Game of Thrones 8.3: “The Long Night” Review

NOTE: Full spoilers for this episode of, “Game of Thrones”, including multiple major character deaths, are present in this review



The defining battle of the Game of Thrones saga arrives at Winterfell’s doorstep with the Night King and his army of Wights.”The Long Night” is more or less one extended battle scene and little else, doubling as the longest episode in the series to boot, as the citizens at Winterfell make their decisive stand against the forces of the dead. It’s a long-awaited and well-earned extended war for the very survival of Westeros, even if also one that can’t escape the potent aftertaste of disappointment, namely because this really does represent the final battle against the White Walkers. After this, they’re gone. Westeros is rid of them, like they never existed in the first place.

This is very frustrating, because, “The Long Night” is a very impressively realized Game of Thrones episode in terms of the sheer scale of its conflict, despite its visuals being very persistently dark, to the point where you can barely make out a lot of the fighting in several instances. This is no doubt an artistic choice, but it’s still a very annoying one. This style would logically follow with the savage, mindless rush of Wights that the Night King would command however, in fairness. Death itself has come to Winterfell, and death has no rules, no morals and no mercy. It would stand to reason that the characters’ elegant fighting technique and skill would no longer serve them here. These aren’t other soldiers for once. These are monsters in every respect, and the episode does convey this incredibly well, with the most savage, brutal and fast-paced war sequence that Game of Thrones has delivered to date!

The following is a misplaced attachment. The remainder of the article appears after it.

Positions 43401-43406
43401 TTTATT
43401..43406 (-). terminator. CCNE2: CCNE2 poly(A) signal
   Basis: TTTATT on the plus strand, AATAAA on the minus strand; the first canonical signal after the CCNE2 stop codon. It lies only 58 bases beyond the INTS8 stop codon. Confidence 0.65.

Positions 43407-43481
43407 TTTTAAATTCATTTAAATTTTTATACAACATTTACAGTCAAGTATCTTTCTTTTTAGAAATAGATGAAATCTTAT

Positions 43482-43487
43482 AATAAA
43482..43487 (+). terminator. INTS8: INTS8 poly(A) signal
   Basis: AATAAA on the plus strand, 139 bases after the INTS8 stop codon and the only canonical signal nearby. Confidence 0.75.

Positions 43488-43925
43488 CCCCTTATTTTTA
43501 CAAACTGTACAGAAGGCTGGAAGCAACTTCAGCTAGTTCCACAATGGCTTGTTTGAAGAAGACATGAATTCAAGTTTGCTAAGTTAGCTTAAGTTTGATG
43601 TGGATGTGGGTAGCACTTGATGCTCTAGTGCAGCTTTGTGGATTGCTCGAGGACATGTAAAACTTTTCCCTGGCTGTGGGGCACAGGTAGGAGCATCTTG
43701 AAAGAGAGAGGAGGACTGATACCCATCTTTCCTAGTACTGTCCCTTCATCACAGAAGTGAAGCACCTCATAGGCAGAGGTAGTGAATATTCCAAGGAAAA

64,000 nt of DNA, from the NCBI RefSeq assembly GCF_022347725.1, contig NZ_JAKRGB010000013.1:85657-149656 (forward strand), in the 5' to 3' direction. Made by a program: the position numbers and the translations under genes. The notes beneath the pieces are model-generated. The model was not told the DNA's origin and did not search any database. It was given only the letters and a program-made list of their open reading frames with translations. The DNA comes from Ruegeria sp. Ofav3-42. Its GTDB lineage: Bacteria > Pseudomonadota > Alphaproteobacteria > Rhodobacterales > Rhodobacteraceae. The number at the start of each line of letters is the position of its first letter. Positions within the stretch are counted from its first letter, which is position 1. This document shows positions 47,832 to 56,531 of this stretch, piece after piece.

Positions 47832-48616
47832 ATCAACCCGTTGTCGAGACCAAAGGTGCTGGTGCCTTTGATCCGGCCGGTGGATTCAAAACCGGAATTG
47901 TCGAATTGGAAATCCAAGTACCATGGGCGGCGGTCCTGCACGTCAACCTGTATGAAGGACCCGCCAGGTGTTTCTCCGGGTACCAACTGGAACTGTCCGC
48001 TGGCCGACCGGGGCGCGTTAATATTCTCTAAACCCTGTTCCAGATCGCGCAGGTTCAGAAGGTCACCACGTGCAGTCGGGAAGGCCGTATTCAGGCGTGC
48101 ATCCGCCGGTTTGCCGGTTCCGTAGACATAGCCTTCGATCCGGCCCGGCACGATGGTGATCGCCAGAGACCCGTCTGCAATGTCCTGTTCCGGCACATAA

It’s just too bad that it was all done and over with in the frame of one episode. We do get tons of action, and the fighting itself is spectacular to watch (when you can see it), but from a story standpoint, “The Long Night” can’t help but leave the viewer unsatisfied, even considering all of the expected casualties that the Wights manage to pile up. The deaths of Beric and Edd are entirely expected, since they’re Lord of Light-powered bruisers whose entire purpose was to fight the Night King’s forces to the death. The same is true of the death of Melisandre, who takes off her enchanted choker and dies while walking into the frigid wastes right at the end of the episode, having fulfilled her purpose.

There were some character deaths that did manage to elicit more emotion though. Lyanna got one hell of a death scene by getting her spine crushed by the giant Wight, only to destroy it with a stab to the eye right before she expires. Likewise, Jorah dying in defense of Daenerys felt like a fitting and noble end for his character, having fully completed his duty to his queen. Surprisingly, it was Theon’s death that felt the most emotional however, as he charges the Night King directly while attempting to protect Bran, buying enough time for the winning blow, and I’ll get to that in a bit. Theon’s sacrifice effectively redeemed his former transgressions against the Stark’s, and solidified him as a hero who ultimately embraced his destiny with courage, despite some of his seemingly cowardly acts. There were plenty of character sacrifices in this episode, and it felt like there was no time to truly mourn them, as the scourge of the dead relentlessly continued to pound upon Winterfell.